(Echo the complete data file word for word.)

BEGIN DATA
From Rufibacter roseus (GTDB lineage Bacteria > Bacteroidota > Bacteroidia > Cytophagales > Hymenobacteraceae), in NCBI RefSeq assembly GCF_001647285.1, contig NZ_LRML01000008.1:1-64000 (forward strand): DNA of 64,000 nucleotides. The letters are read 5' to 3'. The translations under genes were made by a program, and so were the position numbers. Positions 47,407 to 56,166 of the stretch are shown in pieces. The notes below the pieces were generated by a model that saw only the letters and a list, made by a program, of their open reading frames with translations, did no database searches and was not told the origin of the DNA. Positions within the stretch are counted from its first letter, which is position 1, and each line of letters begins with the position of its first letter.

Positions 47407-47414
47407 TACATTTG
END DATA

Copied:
From Rufibacter roseus (GTDB lineage Bacteria > Bacteroidota > Bacteroidia > Cytophagales > Hymenobacteraceae), in NCBI RefSeq assembly GCF_001647285.1, contig NZ_LRML01000008.1:1-64000 (forward strand): DNA of 64,000 nucleotides. The letters are read 5' to 3'. The translations under genes were made by a program, and so were the position numbers. Positions 47,407 to 56,166 of the stretch are shown in pieces. The notes below the pieces were generated by a model that saw only the letters and a list, made by a program, of their open reading frames with translations, did no database searches and was not told the origin of the DNA. Positions within the stretch are counted from its first letter, which is position 1, and each line of letters begins with the position of its first letter.

Positions 47407-47414
47407 TACATTTG